Interstate 290 Illinois
Interstate 290 is a conglomerate of several highways constructed in different eras. It begins at Interstate 90 in Schaumburg and heads south toward Addison along the IL 53 corridor. The route turns southeast once it meets Interstate 355, the Veterans Memorial (North South) Tollway. I-355 parallels IL 53 south to Downers Grove and Joliet while I-290 continues to Elmhurst and Berkeley.
A southeasterly trajectory takes I-290 adjacent to U.S. 20 (Lake Street) to IL 64 (North Avenue) and I-294 (Tri State Tollway). I-290 and I-294 parallel one another south for 2.2 miles to the village of Hillside, where the I-290 forks eastward to merge with the east end of Interstate 88 (Ronald Reagan [East West] Tollway). The Tri State Tollway stays on a southern heading to Hinsdale and I-55, where it curves southeast to I-80 and South Holland.
Advancing toward Chicago, the wye interchange where I-88 & IL 110 (Chicago Kansas City Expressway) combines with I-290 represents a bottleneck where five lanes of eastbound traffic reduce to three. Beyond the congested merge point, IL 110 (CKC) overlaps with I-290 as the freeway winds east between the villages of Bellwood, Broadview and Maywood to IL 171. Following the original Congress Expressway, which was renamed the Dwight D. Eisenhower Expressway, I-290 separates Concordia and Forest Home Cemeteries at the Des Plains River in Forest Park. The below grade, six-lane freeway extends east from there through the village of Oak Park to enter the city of Chicago at Austin Boulevard.
The Eisenhower Expressway is one of the oldest freeways in Chicago. It runs between the South Austin and Lawndale neighborhoods initially to Near West Side, the Illinois Medical District and University Village / Little Italy. Interstate 290 & IL 110 meet I-90/94 at the Jayne Byrne (Circle) Interchange just west of Downtown Chicago. The freeway continues a short distance east of the exchange as a city parkway into the Loop. Known as Congress Parkway, the limited access highway transitions into a surface boulevard beyond the tunnel below the Old Chicago Post Office. The surface street portion of Congress Parkway ends at the foot of Buckingham Fountain in Grant Park, just shy of U.S. 41 (Lake Shore Drive).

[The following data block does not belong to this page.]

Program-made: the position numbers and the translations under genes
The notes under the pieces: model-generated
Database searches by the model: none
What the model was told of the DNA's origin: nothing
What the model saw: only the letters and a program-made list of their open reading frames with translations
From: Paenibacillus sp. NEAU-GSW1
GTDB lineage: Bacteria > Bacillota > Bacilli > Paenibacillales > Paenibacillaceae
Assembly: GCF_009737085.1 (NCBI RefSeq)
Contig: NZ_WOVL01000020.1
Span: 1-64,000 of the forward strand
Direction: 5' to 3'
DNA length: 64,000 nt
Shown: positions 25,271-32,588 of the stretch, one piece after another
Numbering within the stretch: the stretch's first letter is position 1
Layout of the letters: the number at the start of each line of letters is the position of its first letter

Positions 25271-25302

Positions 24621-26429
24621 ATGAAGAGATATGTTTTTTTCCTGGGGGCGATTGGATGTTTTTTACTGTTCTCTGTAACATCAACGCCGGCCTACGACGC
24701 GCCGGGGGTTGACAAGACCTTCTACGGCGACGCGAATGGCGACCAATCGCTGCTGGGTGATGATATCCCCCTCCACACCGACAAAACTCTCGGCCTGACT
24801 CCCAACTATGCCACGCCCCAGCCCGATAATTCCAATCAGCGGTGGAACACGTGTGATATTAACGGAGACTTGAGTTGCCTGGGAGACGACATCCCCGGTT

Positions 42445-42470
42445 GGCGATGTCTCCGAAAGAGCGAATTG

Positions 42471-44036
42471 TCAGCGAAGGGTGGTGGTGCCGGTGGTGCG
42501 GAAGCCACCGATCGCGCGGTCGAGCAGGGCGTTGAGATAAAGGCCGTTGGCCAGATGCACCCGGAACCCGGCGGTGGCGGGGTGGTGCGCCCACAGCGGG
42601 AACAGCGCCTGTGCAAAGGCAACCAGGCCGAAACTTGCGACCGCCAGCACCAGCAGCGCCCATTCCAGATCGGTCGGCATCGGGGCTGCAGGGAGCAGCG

East End – Chicago, IL
West End – Rolling Meadows, IL
Mileage – 29.84
Cities – Schaumburg, Elmhurst, Maywood, Cicero, Chicago
- Junctions –
Source: December 31, 2017 Interstate Route Log and Finders List
Early Interstate plans for Chicago took I-90 southeast along what is now I-290, I-94 along the Chicago Skyway to the Indiana Toll Road, and I-294 east from the Tri-State Tollway along side I-80 & 90 to Lake Station, Indiana.
Had Illinois 53 been completed as a freeway north to U.S. 12 at Grays Lake, and U.S. 12 subsequently from there west to McHenry and north to Genona City, Wisconsin, the corridor might have been a candidate for a long distance extension of Interstate 290. This concept is purely speculative.